Much of the khayal's enduring popularity comes from its unlimited potential for improvisation. Its innovation is credited to Sultan Hussaini Shirqi, a celebrated musician-composer and poet. The song-content of a khayal generally revolves around romantic themes based on the agonies of separation of a beloved from her lover or the ecstasics of their reunion. The song consists of only two parts, asthayl and antara, and affords ample scope for a variety of melodic and rhythmic graces in the scheme raga exploration like alap, bol-alap, upaj, bol-taan, gamak, sargam, taan.
In concert presentation, a raga exposition begins with a khayal composition in vilambit (slow) laya (tempo) and devoted to melodic elaboration. This is followed by another khayal song, set to drut laya (fast tempo), in which the performer displays his virtuosity through taans and rhythmical surprises. Tarana, a compositional type consisting of non-semantic words.
Tappa and thumri cannot be deemed strictly classical styles, like dhrupad, dhamar and khayal. Yet, if they form part of the classical tradition, it is because the styles are based on ragas. Tappa originated in Punjab and evolved from songs of camel-drivers. It is said that Shourie Miyan, a celebrated vocalist, beautified and embellished the original songs and elevated them to the classical status. Tappa-singing is marked by a fast tempo, with a surfeit of intricate, complex and super-speed taans.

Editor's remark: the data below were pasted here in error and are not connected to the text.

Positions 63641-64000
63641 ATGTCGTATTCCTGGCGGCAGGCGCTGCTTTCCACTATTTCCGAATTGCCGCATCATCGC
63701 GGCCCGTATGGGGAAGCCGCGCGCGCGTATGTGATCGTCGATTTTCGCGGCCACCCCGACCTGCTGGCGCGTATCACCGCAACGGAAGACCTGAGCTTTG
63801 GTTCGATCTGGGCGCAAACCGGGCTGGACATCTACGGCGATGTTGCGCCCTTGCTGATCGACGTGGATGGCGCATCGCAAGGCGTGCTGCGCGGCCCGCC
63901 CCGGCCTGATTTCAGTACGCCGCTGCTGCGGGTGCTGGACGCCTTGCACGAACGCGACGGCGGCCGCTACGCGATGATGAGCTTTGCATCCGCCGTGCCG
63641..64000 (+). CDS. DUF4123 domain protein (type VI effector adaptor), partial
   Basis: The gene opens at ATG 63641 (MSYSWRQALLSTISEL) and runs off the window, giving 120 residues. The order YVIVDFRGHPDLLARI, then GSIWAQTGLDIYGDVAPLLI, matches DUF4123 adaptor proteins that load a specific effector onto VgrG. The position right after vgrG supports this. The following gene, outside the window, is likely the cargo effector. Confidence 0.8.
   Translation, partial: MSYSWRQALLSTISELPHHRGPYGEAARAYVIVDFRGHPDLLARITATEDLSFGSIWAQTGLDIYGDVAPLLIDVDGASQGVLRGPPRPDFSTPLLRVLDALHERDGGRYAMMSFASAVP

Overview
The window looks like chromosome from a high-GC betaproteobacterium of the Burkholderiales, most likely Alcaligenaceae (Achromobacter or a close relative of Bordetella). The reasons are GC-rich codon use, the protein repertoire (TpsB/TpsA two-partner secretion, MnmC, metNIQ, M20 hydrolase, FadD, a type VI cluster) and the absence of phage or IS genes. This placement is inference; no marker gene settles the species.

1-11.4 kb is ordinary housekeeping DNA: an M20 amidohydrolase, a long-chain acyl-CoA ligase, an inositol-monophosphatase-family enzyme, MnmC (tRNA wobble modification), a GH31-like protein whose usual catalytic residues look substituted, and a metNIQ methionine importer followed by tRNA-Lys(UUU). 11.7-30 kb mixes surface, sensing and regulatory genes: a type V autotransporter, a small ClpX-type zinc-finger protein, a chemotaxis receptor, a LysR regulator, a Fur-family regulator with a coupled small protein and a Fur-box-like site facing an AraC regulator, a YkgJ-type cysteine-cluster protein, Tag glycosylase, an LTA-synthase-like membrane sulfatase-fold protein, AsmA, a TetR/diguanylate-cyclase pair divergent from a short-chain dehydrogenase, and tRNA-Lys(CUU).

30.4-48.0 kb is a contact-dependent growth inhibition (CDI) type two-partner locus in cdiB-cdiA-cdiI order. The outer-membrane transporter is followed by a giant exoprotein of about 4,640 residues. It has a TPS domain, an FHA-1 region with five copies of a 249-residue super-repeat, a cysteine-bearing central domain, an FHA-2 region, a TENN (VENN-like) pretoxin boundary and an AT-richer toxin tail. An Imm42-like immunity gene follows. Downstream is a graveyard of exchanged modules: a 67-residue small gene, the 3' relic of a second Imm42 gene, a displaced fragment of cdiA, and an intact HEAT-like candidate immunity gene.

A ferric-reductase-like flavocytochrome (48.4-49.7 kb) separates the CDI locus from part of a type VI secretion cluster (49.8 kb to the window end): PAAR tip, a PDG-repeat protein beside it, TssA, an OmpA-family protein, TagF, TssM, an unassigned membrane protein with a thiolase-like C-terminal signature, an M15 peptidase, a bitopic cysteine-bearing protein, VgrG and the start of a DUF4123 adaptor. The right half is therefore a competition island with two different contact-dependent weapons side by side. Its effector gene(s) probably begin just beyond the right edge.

Thumri, Dhrupad and Alaps
The tappa has now almost gone out of fashion.
Thumri marks yet another significant phase in the evolution of Hindustani music. It came Into vogue in eastern Uttar Pradesh during the reign of Wajid Ali Shah, the last nawab of the 18th century. Unlike dhrupad, dhamar and khayal, it Is the expressive aspect of the song content that is vital to thumris depiction. Its rendering calls for a 'feeling' heart, a fecund mind and a delicate expression on the part of the singer. The singer has freedom to conjure a variety of vocal modulation in order to vivify lyrical import of a thumri.
Not surprisingly, therefore, it was once the exclusive preserve of female singers, as it lent itself naturally to their temperamental make-up and relatively sweeter voice. Over the years, though, there have been several male as well as female virtuosi who have excelled in thumri-singing. There are numerous popular variations of thumri, like chaiti, kajri and barsati, but no less vivacious and titillating in their appeal to audiences today.